ROBERT KRULWICH: Oh, I am-didn’t you just say? I’m Robert Krulwich is my name and with all due respect, I mean, if we had any number of things we could’ve done in the hour. Could’ve done sex lives of watermelons, something interesting about chrysanthemums, I don’t know, why choose a Martian invasion in a radio show from 1938? Old, old, old.
JAD ABUMRAD: Okay, well, I guess it’s a valid question you ask. Truth is, I actually only discovered the “War of the Worlds” recently in 2001, actually not long after that day in 2001 and it just really struck me and it wasn’t so much that the broadcast had a kind-of-end-of-the-worldness that we were all feeling in real life at that moment but it was more just the way that the story unfolded, step by step by step and how-in the broadcast you feel like you were lost inside of a newscast.
ROBERT KRULWICH: Which is not unlike what is was like on September-
JAD ABUMRAD: Yeah, we were all, you know, glued to the TV in real life, grasping at these pieces of news, trying to figure out what was going on and that was very much-I think what they were trying to create in the broadcast but now, many years later, what I’m really left with is a question.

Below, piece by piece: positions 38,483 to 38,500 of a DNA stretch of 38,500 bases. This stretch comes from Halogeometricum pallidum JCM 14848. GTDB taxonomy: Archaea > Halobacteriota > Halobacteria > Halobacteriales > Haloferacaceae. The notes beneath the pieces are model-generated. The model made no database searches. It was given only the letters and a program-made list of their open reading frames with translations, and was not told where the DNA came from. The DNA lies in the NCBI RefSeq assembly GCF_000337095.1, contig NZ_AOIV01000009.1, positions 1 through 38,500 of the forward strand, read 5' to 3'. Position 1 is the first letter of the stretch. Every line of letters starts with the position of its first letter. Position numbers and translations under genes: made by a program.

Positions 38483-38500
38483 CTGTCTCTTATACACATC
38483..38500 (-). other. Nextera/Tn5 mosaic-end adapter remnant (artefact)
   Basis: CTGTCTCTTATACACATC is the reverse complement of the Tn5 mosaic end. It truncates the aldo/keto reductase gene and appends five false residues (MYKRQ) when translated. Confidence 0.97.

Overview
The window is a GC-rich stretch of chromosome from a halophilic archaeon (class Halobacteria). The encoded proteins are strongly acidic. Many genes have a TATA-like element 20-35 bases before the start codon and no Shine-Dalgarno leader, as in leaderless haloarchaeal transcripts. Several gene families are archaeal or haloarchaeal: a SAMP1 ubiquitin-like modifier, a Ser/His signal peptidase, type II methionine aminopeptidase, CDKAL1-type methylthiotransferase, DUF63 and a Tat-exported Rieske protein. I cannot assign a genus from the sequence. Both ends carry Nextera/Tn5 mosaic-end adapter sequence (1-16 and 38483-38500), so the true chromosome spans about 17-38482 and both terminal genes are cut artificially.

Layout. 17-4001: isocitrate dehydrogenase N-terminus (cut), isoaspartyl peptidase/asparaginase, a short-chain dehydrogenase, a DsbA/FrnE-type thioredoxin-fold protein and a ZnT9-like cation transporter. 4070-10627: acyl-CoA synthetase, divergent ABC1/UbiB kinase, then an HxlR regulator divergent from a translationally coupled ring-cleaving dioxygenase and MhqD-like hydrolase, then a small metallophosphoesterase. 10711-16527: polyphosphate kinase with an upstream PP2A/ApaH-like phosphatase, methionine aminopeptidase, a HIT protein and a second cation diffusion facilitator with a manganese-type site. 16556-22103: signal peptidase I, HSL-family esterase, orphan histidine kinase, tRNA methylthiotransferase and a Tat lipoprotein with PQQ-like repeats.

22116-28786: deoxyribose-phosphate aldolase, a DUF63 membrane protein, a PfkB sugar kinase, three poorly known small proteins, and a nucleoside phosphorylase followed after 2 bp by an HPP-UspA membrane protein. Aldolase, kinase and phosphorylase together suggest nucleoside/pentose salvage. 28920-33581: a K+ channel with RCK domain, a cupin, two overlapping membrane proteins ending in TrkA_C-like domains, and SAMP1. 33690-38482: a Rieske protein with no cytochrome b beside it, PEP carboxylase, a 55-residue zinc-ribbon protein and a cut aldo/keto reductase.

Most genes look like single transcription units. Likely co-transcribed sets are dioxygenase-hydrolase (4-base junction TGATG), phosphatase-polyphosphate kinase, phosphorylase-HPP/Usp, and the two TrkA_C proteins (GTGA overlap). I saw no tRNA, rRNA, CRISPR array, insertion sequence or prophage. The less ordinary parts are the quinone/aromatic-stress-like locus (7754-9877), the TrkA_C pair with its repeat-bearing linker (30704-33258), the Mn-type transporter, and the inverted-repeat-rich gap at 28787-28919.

ROBERT KRULWICH: What?
JAD ABUMRAD: Well, if I were alive in 1939 in front of the radio and I heard those sounds, what would I have thought? Would I have believed it? I mean, I don’t know. What about you?
ROBERT KRULWICH: I don’t really know, I don’t really know.
JAD ABUMRAD: Okay, well, let’s do something. Let’s actually go back to 1938 and see if we can figure out how these sounds landed on people’s ears and what information they had in their heads and I need your help with this.
ROBERT KRULWICH: (laughter) Okay, how would I help with that?
JAD ABUMRAD: Yeah, you-I want you to go over to that seat right there. That’s-we’re going to call that seat, 1938.
ROBERT KRULWICH: Oh, all right. 1938.
JAD ABUMRAD: Okay, now just-let’s all just imagine there you are on your easy chair and you’re maybe drinking a cream soda. Let’s tune the dial.
ROBERT KRULWICH: Okay.
[OLD RADIO SOUNDS]
ROBERT KRULWICH: Okay, I’ve got something on the dial here.
ARCHIVE, Mercury Theater: Good evening, ladies and gentlemen from the Meridian Room in the Park Plaza Hotel in New York City we bring you the music of Raymond Rocello and his orchestra.
ROBERT KRULWICH: Who is Roc-? Marge, you know a Raymond Rocello?
ARCHIVE, Mercury Theater: (INAUDIBLE) Raymond Rocello leads off with, “La Campasita”
JAD ABUMRAD: Now, you don’t know that there’s no such person as Raymond Rocello and that it’s just a record in a CBS studio but it sounds professional enough so you sit back, you relax. But then,